What Is Our Actual Position on Illegal Immigration?


Not talking about Muslim bans and immigration orders here. Talking about illegal immigration as a general matter.

I don’t know how many people read Josh Barro at Business Insider. But if you don’t read him, please start doing so, because he always has useful things to say.

Yesterday’s column was Democrats are lost on immigration — and they’d better rethink their ideas to beat Trump. Not exactly an enticing headline for progressives, but Barro raises some important points.

Sometimes, you need to hear some things that you would rather not hear.

Quickly moving past the chaos surrounding the executive order on immigration, Barro argues,

Eventually, Trump will get to more comfortable political ground: the question of whether immigration to the US is in the interest of American citizens. He has a theory of why restrictive policies are good for Americans, one that was the centerpiece of his successful presidential campaign.

Democrats are much less clear about what they see as the purpose of immigration and how they believe their policies would serve the interests of existing American citizens. Often, their arguments for immigration focus on the opportunities it affords to potential immigrants — that is, people who cannot vote.

Is our position that borders should be open to any and all immigrants? If so, that’s not a politically winning position, nor is it a practical position.

But if we agree that there are to be some limitations, there must be some rules. And there must be some consequences for those who don’t obey the rules.

But what policies—and whose interests—should immigration law promote? “Trump has been clear: His view is that immigration policy, like all policy, should be made foremost on the basis of the interests of American citizens,” Barro writes. Democrats have good arguments about the inaccuracy of Trump’s claims about immigrants. But what is their own policy, and whose interests does that policy promote, Barro wants to know.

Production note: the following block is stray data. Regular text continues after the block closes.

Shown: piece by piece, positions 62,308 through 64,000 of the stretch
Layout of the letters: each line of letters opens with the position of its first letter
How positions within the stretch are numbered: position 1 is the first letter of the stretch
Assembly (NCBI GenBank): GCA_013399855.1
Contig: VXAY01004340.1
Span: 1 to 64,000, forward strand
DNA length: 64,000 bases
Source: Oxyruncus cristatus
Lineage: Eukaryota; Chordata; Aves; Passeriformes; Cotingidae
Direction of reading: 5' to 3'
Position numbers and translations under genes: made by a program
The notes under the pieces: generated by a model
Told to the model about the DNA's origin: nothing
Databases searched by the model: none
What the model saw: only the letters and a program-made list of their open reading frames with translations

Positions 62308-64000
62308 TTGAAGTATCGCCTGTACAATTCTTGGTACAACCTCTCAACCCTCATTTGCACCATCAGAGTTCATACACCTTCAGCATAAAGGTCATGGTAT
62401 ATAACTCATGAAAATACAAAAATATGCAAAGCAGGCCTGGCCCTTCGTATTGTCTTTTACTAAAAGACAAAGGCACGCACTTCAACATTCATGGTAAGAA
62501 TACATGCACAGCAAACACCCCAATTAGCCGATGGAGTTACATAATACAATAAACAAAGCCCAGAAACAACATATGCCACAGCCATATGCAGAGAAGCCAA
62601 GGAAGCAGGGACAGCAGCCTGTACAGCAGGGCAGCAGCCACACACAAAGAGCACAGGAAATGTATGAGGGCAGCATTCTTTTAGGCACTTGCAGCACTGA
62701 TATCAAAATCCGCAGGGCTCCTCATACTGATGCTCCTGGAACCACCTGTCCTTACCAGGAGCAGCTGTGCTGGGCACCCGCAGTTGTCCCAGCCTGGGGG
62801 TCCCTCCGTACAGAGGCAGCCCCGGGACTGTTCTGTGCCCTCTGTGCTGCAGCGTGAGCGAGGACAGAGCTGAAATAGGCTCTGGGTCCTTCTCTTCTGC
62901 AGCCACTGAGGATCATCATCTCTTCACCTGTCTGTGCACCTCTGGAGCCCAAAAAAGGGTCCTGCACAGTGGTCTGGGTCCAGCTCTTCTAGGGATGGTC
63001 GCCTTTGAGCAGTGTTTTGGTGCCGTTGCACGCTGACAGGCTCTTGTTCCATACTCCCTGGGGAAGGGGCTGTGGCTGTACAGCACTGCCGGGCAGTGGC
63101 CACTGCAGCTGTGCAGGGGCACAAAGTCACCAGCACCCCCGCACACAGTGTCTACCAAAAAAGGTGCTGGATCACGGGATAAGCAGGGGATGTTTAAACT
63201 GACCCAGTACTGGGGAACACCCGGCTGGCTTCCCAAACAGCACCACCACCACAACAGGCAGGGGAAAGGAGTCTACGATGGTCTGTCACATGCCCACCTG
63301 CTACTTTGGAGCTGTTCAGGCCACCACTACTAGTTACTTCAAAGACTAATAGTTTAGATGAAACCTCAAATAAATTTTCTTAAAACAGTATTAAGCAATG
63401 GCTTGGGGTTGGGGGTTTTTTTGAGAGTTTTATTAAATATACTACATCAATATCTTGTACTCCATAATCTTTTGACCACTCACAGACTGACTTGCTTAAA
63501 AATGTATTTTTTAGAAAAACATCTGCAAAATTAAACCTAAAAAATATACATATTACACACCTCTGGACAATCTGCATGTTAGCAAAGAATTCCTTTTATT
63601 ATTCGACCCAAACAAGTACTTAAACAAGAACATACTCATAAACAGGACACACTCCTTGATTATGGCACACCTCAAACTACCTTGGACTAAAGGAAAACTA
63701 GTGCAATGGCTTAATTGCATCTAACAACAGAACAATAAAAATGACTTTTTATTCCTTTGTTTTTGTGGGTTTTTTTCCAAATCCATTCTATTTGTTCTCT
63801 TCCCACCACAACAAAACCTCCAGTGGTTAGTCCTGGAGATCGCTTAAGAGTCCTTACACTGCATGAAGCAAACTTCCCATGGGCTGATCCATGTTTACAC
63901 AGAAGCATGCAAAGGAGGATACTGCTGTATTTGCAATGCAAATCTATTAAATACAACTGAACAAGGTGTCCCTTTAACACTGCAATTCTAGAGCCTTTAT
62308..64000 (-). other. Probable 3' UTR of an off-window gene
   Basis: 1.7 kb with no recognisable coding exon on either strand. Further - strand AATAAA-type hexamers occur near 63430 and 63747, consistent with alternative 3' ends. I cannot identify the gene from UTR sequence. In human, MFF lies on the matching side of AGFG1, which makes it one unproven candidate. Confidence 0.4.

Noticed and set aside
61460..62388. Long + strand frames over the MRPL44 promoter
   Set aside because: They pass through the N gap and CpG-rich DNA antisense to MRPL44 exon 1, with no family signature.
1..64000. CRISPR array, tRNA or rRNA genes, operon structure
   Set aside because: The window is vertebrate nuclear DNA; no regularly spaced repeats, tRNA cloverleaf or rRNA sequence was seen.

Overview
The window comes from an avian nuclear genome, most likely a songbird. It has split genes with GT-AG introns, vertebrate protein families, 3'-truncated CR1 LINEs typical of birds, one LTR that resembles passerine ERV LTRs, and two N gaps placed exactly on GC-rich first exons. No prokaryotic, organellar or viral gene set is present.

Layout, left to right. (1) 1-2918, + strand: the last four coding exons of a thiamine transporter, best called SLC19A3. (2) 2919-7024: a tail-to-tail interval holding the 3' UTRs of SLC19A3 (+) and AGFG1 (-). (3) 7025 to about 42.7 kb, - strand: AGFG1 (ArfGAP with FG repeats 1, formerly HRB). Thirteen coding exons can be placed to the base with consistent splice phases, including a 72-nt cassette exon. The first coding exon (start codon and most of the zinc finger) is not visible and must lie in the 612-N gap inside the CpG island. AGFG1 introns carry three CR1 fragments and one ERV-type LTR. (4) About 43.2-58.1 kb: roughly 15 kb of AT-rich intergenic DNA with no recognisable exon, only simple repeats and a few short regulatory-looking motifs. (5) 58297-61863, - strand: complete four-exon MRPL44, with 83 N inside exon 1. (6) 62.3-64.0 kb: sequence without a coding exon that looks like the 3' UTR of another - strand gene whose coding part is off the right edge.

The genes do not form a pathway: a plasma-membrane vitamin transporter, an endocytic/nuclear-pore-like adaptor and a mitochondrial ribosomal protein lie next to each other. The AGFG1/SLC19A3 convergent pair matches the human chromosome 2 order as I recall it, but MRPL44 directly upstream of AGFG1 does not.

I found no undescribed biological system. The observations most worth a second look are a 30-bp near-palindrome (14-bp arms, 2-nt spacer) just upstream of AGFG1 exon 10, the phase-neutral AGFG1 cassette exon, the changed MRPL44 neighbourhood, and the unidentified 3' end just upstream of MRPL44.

There are broad appeals to the economic and cultural benefits of immigration.

But the economic case is undermined by the arbitrary nature of the way the consensus reform position would admit immigrants: guest-worker programs at both the high and the low ends of the skill spectrum, as well as millions of admissions allocated to existing unauthorized immigrants primarily on the basis of when they arrived in the US rather than their ability to contribute economically.

As for the cultural case, the desirability of “taco trucks on every corner” is a matter of opinion.

Immigration policy really is a matter of globalism versus nationalism.

I think the true reason that immigration advocates fail to make strong national-interest arguments for immigration is that the pro-immigration impulse is not really about the national interest.

Potential immigrants are human beings with moral worth. Especially in the case of refugees, they have been disadvantaged by the place of their birth. The human condition is improved by their admission to the US. This — a global, humanistic concern — is a driving factor behind support for immigration.

Plus, elites in government, media, and business tend to be in positions where they stand to derive disproportionate benefits from immigration to the US and bear relatively few costs related to it. Thus immigration is a relatively easy area to favor policy altruism.

But what if about half the electorate disagrees? What’s in it for them?

Progressives need to rethink their arguments—and, somehow, to synthesize nationalism and globalism. And, they must seriously address the enforcement of immigration laws.

For the last 20 years or more, the federal government has pursued a policy of benign neglect. Trump presents this as a problem of “weak borders,” but the main issue is a failure of interior enforcement — particularly a failure to aggressively enforce laws against working in the US without authorization.

Members of Congress in both parties have bent to the will of employers who do not want to have to prove their employees are authorized to work. …

A lender should not foreclose on every homeowner in default, but you cannot have mortgage lending without the option of foreclosure. Similarly, you do not have an immigration policy if you cannot deport non-citizens for violating immigration law.